I'm convinced that many who are fascinated by the Civil War want to cut off their study of it at Appomattox, because Reconstruction is such a demoralizing story in so many ways, and seems to undercut so much that is–for northerners at least–triumphal about the war itself. I think, too, that many of us suffer from something of an inferiority complex: could we have done the sorts of courageous things that Civil War soldiers–and civilians–did? Could we have endured what they endured? Would we put ourselves on the line for any cause, the way Civil War era people both North and South put themselves on the line? Are we made of the same sort of stuff as they seem to have been made of, the same sort of moral fiber? I think we are fascinated by these sorts of questions.

Q: How do today's students react to stories of women serving in combat?
Most students are interested in–and surprised by–women's roles in the Civil War military. Every time I teach the Civil War course (or the American Revolution course, for that matter) there are, however, some who clearly indicate to me that they think spending any time on women in relation to these wars is wasted. Of course, I get the same response when I give talks on the subject to other audiences as well. Most are fascinated; some are annoyed as hell.

Q: Do students surprise you with their reactions to the roles of women in American history?
Yes. Although one of the happier surprises I had recently is coming to realize that students are learning more and more about women's roles in American history in their high school and even junior high school and elementary classes, so they come in to my classes somewhat more familiar with the material we'll be covering than students generally did when I first came to Colby in 1992.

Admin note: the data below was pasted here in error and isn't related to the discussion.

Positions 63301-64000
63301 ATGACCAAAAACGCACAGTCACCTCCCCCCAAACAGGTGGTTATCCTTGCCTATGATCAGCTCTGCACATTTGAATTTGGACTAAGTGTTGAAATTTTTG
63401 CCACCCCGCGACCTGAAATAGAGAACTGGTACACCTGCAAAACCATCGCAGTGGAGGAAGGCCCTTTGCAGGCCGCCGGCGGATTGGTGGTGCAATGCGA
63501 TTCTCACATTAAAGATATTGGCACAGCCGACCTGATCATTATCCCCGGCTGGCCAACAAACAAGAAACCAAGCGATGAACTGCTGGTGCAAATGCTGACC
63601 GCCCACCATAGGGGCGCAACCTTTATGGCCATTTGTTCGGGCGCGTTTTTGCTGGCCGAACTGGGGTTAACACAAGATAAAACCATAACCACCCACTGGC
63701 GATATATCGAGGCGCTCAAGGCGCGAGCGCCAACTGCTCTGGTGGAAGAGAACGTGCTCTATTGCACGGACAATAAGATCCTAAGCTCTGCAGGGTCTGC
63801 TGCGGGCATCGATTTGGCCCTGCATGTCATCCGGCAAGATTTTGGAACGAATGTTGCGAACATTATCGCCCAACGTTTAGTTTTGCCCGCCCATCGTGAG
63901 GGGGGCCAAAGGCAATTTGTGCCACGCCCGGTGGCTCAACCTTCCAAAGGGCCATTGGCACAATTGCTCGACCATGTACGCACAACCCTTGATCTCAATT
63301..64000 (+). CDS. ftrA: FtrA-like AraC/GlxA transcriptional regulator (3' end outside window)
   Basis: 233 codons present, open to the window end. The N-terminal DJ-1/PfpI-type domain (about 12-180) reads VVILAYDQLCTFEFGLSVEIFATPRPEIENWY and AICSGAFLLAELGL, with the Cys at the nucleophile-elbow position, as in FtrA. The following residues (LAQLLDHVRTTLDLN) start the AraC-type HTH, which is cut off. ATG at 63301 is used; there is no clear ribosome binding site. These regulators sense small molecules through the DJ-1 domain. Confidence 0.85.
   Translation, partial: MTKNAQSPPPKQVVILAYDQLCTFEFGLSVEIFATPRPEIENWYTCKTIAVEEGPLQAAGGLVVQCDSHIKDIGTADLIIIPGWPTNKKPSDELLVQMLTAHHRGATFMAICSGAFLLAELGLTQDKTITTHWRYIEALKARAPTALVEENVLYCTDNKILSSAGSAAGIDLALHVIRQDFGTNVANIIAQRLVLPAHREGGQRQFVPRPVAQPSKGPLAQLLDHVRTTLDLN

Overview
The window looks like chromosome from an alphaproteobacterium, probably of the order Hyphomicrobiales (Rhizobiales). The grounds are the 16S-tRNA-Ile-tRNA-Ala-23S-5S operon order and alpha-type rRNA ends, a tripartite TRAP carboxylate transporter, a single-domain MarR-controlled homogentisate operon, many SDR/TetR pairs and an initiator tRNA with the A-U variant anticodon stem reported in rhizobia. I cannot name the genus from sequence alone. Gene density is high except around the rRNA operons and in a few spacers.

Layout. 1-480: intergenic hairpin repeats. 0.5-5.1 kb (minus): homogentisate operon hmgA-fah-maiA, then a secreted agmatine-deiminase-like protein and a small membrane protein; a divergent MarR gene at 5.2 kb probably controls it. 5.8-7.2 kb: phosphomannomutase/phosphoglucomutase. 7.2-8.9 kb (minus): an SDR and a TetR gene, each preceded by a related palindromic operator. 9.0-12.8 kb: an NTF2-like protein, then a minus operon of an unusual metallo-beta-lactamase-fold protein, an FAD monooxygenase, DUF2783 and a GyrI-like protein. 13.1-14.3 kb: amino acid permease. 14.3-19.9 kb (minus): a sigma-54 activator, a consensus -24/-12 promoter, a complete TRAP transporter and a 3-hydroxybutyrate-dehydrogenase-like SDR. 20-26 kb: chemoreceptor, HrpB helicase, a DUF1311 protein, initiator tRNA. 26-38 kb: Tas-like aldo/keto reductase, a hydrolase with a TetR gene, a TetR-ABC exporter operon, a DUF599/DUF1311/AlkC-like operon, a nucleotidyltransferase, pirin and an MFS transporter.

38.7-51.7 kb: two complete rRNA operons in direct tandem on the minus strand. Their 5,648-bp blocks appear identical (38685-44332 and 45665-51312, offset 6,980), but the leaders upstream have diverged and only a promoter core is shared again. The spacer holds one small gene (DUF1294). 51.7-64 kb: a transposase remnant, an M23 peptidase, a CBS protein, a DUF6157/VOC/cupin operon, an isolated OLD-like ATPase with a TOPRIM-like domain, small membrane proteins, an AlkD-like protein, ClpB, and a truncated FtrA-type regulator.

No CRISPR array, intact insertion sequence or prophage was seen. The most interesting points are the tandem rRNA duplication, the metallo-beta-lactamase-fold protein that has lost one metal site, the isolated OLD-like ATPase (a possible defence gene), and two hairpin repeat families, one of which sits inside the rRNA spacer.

Q: So what lessons does Civil War history hold for today's Colby students?
Seek compromise via diplomacy if at all possible.

Q: Speaking of revelations, during the Inauguration Weekend festivities you showed your musical side by singing and playing guitar in the Mary Low Coffeehouse. Did you consider a career in music?
I did once, and spent about a year performing around Southern California and exploring the possibility. I realized in that year that, a) I really wasn't good enough or driven enough to make a career for myself in that field; and b) certain aspects of my nature work against such a possibility, namely: I like to go to bed early, I don't like to be away from home for extended periods of time, and I like a regular paycheck. So that about sewed it up.

Q: Why history?
I'm the sort of person who is always trying to figure out why things are the way they are. For me, history helps to provide some explanations for why life is the way it is. That said, the explanations history provides are not always explanations that make me happy, or make me feel particularly good about being a member of the species!

The Colby Difference: The Inauguration of William D. Adams
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The Hot Zone and the Cold War: Frank Malinoski '76 Investigates Biological Warfare